2. Looks like 2017 will be another notable year for these cases. I have a Grandson involved in a CHINS case that should never have been. He and the whole family are being held hostage by CPS and the 'current mood' of the CPS caseworker. If the parents disagree with a decision, they are penalized. I, along with other were posting on Jasper County Online News, but all were quickly warned to remove posts. I totally understand that some children need these services, but in this case, it was mistakes, covered by coorcement of father to sign papers, lies and cover-ups. The most astonishing thing was within 2 weeks of this child being placed with CPS, a private adoption agency was asking questions regarding child's family in the area. I believe a photo that was taken by CPS manager at the very onset during the CHINS co-ocerment and the intent was to make money. I have even been warned not to post or speak to anyone regarding this case. Parents have completed all requirements, met foster parents, get visitation 2 days a week, and still the next court date is all the way out till May 1, which gives them(CPS) plenty of to time make further demands (which I expect) No trust of these 'seasoned' case managers, as I have already learned too much about their dirty little tricks. If they discover that I have posted here, I expect they will not be happy and penalized parents again. Still a Hostage.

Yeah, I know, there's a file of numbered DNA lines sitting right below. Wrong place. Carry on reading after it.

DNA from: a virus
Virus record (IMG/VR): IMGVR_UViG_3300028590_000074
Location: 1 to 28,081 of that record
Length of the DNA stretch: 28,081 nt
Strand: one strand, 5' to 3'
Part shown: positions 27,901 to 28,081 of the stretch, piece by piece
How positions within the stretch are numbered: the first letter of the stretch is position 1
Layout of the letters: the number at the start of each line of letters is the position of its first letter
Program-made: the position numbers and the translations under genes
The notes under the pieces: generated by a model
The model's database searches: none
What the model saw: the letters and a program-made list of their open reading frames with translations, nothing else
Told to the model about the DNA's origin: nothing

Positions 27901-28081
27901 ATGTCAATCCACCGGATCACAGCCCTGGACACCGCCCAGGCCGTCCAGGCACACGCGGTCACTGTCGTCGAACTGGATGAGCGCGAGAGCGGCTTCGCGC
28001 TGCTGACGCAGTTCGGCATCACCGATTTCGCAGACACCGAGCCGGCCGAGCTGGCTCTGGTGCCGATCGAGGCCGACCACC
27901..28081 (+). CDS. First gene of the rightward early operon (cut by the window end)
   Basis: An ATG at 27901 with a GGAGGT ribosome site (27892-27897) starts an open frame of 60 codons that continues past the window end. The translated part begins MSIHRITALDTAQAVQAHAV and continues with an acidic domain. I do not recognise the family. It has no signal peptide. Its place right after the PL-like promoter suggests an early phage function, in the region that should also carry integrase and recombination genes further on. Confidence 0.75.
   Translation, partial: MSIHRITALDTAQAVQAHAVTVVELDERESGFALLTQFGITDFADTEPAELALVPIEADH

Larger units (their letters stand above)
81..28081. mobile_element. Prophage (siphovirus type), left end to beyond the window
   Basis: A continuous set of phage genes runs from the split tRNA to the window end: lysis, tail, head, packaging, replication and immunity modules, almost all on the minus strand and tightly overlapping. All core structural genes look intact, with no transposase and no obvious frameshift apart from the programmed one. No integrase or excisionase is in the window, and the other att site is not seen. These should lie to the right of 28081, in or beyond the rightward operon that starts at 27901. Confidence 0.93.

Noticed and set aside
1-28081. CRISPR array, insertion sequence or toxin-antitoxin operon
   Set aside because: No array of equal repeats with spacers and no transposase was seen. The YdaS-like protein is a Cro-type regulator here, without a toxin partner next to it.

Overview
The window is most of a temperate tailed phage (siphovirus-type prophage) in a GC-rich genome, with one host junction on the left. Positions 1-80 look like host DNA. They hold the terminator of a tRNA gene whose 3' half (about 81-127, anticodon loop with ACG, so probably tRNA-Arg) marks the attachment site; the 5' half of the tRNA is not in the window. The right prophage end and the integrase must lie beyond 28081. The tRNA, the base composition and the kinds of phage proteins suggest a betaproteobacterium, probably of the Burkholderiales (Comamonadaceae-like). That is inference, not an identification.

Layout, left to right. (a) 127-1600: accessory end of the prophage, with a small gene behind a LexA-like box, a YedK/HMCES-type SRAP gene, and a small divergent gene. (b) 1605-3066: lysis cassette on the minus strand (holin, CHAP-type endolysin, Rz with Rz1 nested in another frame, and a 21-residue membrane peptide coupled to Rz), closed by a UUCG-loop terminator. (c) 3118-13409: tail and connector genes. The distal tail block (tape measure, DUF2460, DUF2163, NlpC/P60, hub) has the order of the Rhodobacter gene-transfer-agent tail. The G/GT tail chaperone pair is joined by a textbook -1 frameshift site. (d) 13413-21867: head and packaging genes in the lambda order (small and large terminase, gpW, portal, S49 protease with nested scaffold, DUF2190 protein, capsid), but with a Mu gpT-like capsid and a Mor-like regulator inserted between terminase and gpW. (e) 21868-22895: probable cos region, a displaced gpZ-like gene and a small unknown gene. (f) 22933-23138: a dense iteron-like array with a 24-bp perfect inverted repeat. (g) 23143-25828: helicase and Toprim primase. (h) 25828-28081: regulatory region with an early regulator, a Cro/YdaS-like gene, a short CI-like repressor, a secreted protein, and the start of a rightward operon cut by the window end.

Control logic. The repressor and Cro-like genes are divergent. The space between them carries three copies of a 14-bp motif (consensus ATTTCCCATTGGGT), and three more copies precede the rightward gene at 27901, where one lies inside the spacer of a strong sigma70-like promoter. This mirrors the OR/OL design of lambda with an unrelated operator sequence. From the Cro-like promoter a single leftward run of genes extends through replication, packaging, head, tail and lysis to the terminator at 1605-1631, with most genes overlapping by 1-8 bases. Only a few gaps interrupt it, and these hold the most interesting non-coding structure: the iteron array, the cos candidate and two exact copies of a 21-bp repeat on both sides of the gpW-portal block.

3. They say it was a court error, however they fail to mention A.R. was on the run from the law and was hiding. Thus why she didn't receive anything from her public defender. Step mom is filing again for adoption of the two boys she has raised. A.R. is a criminal with a serious heroin addiction. She filed this appeal MORE than 30 days after the final decision was made from prison. Report all the facts not just some.

  4. Hysteria? Really Ben? Tell the young lady reported on in the link below that worrying about the sexualizing of our children is mere hysteria. Such thinking is common in the Royal Order of Jesters and other running sex vacays in Thailand or Brazil ... like Indy's Jared Fogle. Those tempted to call such concerns mere histronics need to think on this: http://www.msn.com/en-us/news/us/a-12-year-old-girl-live-streamed-her-suicide-it-took-two-weeks-for-facebook-to-take-the-video-down/ar-AAlT8ka?li=AA4ZnC&ocid=spartanntp

  5. This is happening so much. Even in 2016.2017. I hope the father sue for civil rights violation. I hope he sue as more are doing and even without a lawyer as pro-se, he got a good one here. God bless him.